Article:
Sixty years ago today, a 16-year-old Hispanic Catholic with tattoos and broken English married a 21-year-old German Jew (much to his mother’s chagrin) in a little Las Vegas chapel called “The Hitching Post”. It seems the odds were stacked against them. They were young. They were naïve. They were broke. In fact, the young man had to sell his beloved fishing gear to pay for the gas from L.A. to Albuquerque to ask for his sweetheart’s parents for her hand in marriage.
And yet today, three children, three grandchildren, and two great-grandchildren later, these two celebrate their 60th wedding anniversary.
I’ve seen people of my generation brush off the long marriages of older generations with the excuse, “Back then, divorce wasn’t an option.” Not so. That young man vowed to care for his beloved in good or bad, sickness or health, as long as they both shall live despite having been raised by a single mother after his parents’ bitter divorce at an early age. Divorce was an option, but so was life-long love and commitment. And I’m glad those two chose the latter.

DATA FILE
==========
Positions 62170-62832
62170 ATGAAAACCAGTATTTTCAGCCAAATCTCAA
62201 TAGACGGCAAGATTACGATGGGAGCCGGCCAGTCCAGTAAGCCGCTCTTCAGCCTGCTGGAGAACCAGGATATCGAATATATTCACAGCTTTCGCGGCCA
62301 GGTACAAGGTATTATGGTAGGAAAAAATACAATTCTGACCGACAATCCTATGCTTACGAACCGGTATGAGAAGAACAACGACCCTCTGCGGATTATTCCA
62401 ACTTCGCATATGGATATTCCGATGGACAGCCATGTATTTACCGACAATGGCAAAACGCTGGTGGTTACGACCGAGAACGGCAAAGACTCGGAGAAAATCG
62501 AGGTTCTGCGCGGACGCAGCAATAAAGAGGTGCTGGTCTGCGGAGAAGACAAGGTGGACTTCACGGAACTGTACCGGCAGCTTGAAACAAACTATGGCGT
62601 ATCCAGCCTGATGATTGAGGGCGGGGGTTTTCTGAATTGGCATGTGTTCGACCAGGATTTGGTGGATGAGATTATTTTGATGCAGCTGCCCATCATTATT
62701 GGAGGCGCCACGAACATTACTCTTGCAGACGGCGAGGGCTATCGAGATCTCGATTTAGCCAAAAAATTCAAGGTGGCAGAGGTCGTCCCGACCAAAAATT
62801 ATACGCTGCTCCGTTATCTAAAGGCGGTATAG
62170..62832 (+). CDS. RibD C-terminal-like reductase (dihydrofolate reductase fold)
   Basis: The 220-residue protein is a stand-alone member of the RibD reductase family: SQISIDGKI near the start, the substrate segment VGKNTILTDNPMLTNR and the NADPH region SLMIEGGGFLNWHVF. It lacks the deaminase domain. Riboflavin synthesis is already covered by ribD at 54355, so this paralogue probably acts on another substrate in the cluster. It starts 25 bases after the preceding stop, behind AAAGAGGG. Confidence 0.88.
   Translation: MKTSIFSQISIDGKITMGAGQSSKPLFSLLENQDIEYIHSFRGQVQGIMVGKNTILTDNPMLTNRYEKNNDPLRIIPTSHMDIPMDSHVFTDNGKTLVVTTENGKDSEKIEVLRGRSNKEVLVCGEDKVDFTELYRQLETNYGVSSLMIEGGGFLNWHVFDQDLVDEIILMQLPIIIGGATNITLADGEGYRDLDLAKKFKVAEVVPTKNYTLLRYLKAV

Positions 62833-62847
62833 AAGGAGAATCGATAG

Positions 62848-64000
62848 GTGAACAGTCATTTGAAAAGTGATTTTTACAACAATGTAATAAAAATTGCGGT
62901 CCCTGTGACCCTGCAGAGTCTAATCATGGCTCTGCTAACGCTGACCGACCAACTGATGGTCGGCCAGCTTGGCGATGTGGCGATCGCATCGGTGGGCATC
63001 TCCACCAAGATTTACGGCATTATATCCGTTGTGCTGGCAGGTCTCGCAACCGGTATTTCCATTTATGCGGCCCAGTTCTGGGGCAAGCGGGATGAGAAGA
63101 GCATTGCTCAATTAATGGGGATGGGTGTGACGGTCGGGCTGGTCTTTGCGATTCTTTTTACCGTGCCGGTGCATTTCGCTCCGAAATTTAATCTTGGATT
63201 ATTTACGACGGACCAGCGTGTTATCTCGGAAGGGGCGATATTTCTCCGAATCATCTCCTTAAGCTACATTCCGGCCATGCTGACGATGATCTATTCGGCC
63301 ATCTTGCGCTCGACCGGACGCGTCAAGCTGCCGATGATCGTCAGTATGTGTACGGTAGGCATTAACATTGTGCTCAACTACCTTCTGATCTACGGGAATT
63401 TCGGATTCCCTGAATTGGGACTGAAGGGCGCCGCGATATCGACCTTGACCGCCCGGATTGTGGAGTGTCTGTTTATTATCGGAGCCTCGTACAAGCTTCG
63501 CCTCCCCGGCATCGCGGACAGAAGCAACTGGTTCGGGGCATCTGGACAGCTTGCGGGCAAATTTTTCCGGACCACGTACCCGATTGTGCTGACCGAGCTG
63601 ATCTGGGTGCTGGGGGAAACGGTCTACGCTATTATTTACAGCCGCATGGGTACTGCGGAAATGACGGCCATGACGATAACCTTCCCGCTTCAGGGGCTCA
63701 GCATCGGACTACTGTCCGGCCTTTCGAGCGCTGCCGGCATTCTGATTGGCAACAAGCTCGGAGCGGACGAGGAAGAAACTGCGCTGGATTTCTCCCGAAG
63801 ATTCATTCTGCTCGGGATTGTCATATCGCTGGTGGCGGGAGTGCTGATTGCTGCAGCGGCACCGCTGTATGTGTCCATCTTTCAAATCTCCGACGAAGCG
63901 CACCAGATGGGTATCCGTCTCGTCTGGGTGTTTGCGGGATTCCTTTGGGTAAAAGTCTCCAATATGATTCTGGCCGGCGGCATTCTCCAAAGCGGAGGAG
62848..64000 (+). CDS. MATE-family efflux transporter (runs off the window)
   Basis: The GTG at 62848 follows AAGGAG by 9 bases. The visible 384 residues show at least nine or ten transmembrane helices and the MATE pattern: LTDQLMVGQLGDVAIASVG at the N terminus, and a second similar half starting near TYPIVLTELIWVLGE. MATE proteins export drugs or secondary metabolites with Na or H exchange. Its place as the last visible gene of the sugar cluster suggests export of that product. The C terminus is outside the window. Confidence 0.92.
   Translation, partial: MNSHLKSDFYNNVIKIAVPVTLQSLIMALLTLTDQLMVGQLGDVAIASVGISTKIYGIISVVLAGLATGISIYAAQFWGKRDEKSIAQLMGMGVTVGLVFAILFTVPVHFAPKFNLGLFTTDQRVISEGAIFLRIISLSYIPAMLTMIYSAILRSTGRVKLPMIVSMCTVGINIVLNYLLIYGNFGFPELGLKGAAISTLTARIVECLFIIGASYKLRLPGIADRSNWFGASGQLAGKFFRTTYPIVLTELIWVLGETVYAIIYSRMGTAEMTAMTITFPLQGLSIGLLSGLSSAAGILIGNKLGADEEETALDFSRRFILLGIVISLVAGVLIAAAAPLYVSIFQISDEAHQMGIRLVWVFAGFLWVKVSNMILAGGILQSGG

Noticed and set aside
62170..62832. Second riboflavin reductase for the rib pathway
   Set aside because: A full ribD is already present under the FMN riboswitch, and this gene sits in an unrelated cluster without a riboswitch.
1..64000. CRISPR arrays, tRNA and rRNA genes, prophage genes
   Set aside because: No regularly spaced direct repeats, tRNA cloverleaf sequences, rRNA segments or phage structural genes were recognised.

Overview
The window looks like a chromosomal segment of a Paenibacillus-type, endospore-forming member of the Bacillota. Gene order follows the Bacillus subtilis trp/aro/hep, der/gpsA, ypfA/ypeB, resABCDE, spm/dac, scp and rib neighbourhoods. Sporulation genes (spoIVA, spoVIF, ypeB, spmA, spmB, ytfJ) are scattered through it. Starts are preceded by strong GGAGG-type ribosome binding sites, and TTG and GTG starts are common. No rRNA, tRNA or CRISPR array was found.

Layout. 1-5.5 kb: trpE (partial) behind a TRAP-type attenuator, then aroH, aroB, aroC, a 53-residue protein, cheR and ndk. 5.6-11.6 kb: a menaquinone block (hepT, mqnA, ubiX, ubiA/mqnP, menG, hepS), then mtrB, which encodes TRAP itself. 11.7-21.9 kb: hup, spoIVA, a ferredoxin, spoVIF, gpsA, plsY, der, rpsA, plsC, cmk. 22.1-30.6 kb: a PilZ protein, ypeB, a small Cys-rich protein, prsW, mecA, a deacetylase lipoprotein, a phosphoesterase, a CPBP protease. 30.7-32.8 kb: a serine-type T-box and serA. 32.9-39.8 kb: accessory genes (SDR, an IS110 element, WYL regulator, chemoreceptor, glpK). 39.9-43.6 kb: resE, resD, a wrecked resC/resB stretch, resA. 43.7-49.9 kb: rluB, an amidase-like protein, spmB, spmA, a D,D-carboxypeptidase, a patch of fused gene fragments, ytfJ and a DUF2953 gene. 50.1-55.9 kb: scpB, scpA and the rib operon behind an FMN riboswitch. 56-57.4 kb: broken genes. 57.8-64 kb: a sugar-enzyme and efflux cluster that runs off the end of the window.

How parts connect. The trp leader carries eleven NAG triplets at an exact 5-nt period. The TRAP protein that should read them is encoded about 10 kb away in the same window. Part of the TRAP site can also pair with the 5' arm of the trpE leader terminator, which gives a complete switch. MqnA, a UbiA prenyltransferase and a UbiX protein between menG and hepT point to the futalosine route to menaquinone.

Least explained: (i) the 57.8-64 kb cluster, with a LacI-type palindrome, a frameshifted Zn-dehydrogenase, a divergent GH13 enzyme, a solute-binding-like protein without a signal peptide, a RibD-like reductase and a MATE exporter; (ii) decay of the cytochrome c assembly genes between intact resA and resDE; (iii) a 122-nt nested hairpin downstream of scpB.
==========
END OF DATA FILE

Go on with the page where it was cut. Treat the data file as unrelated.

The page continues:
Marriage has never been easy; it certainly wasn’t any easier “back then” than it is now. That young couple could never have imagined that their life together would be filled with as many sorrows as blessings. That someday, each would have to nurse the other through cancer treatments. That they would never have much more money than they did their wedding day.
When I look at my husband and contemplate the blessed marriage we have, I am filled with gratitude to my grandparents who provided an example of marital love and fidelity that has been passed down through the generations, first to my parents, and through them to me. Yes, the effects of divorce are profound, but a loving marriage has the power to transform generations.